This is as much a psychology solve as it is an engineering solve.

          • Remi Swierczek

            Can you tell us what kind of USEFULNESS you need from Shazam besides the need of future relationship with your current emotion? Please give me a good argument and might divert my time to my flooring business.

          • jw

            Well let’s deal with the obvious fact first… in 2000, people were buying entire CDs. You saw a music video on MTV, you heard a song on the radio, & you saw or heard it enough times that you went to a store & you bought the song as a package with 10 or 11 other songs. Your “discovery moment monetization” model is set up to only sell singles. So from the start, the potential is only there to generate 10 or 20% of that revenue. And if you’re discounting the song to incentivize an impulse purchase, you’re trimming that down even further. If your hope is that you’ll sell enough singles to make up for the unbundling, that’s not a cost effective strategy. Because a label is going to still have to spend the same amount of money promoting each single, whether the end goal is selling 1 song or 12 songs. The expensive part is the marketing. And effective promotional channels are scarce as it stands, & the top 40 can only hold 40 songs at a time, anyhow. So increasing the number of successfully launched singles isn’t really conceivable.

            The reason that labels release a single, sometimes multiple singles, weeks or months in advance of an album launch is that it takes that much recognition before a consumer is willing to commit to buy the whole album. There may be $.99 in the “discovery moment,” but there’s potentially $12.99 in 2 or 3 months of carpet bombing the general public with the single(s). So your approach actually flies in the face of the strategies that made the recorded music industry so successful leading up to y2k. The labels made that money because they WANTED the radio to say the name of the song. They wanted the song to show up on your dash, they loved that idea! Because the thing that they were leveraging was precisely that consumer familiarity.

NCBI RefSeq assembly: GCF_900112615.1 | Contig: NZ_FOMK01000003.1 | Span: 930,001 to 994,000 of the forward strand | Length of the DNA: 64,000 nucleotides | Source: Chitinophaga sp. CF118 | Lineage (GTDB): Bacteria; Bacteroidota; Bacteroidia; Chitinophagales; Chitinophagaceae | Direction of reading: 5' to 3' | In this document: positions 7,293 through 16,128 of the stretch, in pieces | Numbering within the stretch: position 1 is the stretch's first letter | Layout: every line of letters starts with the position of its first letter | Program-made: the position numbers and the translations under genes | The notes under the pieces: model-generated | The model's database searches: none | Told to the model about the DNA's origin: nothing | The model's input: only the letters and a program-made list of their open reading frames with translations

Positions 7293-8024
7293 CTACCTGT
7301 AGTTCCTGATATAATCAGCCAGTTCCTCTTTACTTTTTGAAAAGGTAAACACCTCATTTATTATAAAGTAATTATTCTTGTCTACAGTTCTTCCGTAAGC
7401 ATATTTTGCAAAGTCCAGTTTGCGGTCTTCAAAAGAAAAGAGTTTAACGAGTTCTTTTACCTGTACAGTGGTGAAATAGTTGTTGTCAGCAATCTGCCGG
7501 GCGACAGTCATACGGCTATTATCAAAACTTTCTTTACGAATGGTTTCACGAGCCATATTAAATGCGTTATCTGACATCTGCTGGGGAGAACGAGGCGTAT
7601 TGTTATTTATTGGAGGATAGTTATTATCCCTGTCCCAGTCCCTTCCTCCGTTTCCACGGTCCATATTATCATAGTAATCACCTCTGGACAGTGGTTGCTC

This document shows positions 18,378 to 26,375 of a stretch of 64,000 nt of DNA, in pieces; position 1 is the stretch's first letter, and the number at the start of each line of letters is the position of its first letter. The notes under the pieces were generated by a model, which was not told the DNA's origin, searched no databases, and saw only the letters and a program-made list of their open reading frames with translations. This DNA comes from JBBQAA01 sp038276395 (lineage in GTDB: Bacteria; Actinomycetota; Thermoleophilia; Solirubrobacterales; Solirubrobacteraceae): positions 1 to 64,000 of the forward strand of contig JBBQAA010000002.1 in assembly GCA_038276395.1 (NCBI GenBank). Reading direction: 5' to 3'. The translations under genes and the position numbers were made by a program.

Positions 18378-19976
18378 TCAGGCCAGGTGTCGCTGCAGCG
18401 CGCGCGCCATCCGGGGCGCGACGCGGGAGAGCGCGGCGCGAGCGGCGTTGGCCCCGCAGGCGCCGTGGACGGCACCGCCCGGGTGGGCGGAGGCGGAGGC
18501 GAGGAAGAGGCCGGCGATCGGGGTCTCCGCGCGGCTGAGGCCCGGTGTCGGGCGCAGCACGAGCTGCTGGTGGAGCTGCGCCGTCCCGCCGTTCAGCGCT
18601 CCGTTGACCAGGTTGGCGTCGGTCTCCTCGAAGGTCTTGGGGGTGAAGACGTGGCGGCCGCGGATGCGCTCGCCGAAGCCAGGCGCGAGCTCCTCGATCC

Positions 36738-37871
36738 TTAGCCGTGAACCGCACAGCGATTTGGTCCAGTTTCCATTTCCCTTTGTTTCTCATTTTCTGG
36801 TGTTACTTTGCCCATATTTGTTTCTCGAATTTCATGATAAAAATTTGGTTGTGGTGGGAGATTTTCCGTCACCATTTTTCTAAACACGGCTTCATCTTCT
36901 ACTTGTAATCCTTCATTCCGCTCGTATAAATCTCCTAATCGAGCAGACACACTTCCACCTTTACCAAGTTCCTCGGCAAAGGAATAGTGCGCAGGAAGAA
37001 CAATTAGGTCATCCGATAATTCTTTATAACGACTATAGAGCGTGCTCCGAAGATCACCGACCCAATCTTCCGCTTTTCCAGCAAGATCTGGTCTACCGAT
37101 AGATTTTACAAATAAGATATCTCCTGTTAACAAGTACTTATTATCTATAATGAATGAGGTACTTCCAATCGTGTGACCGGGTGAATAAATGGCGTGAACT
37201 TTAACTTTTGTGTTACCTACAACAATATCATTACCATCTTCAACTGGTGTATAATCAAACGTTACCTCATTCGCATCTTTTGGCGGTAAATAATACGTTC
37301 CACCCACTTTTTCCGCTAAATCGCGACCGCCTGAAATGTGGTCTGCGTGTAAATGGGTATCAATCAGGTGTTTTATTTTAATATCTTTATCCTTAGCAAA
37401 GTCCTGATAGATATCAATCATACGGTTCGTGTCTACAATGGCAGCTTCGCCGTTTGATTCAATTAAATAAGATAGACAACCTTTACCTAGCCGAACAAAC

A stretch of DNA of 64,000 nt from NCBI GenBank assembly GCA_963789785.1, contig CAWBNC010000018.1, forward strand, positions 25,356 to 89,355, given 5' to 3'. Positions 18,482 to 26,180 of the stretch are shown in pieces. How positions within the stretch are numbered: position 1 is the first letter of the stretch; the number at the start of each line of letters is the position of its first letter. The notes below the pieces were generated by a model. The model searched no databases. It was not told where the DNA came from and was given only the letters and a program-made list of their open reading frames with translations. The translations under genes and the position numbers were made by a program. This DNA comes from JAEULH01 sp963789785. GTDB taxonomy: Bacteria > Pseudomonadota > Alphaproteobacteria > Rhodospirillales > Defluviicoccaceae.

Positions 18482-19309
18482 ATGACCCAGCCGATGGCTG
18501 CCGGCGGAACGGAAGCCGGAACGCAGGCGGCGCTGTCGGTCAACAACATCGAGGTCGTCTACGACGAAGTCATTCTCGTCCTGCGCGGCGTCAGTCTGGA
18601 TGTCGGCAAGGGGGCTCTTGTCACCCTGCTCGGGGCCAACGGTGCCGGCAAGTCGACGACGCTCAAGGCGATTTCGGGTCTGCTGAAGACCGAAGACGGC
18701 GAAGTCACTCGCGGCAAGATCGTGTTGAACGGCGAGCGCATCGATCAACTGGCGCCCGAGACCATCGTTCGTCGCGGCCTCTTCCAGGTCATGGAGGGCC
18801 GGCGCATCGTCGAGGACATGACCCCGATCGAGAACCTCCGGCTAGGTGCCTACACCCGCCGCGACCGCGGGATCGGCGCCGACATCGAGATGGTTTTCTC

So your whole strategy is wrong. And monetization predictions are all way off. You need to completely recalculate everything.

            Furthermore… and let’s just, for a moment, completely ignore that Shazam has determined that the money is in providing companion content to television, advertisements, etc, & was only really using music as a stepping stone & proof of concept… let’s ignore that for the sake of conversation. So focusing on the music aspect, you haven’t identified the incentives for a company like Spotify to cooperate with your plan. Even if everyone else falls in line, Spotify could see that as a marketshare land grab. The only way you could possibly get everyone to fall in line is if you bought all of the services & shuttered Spotify, Rdio, et al yourself. And surely that would raise the eyebrows of the U.S. gov’t. And even in the incredibly unlikely event that you could pull it off, what’s to stop another company from popping up and filling that void? It becomes a wack-a-mole game. I would start a streaming company myself just so you’d have to buy me out to keep your system in tact. And Grooveshark (which is still online) is another example of the type of rogue start-ups who would be trying to prevent you from gaining traction.

            I mean, on top of your core assumptions being wrong, the likelihood of you getting all of these companies with competing interests to work together, or raising enough capital to buy them all, is like a bazillion to one.

            You should focus on flooring & give the “discovery moment monetization” propaganda a rest.

          • Remi Swierczek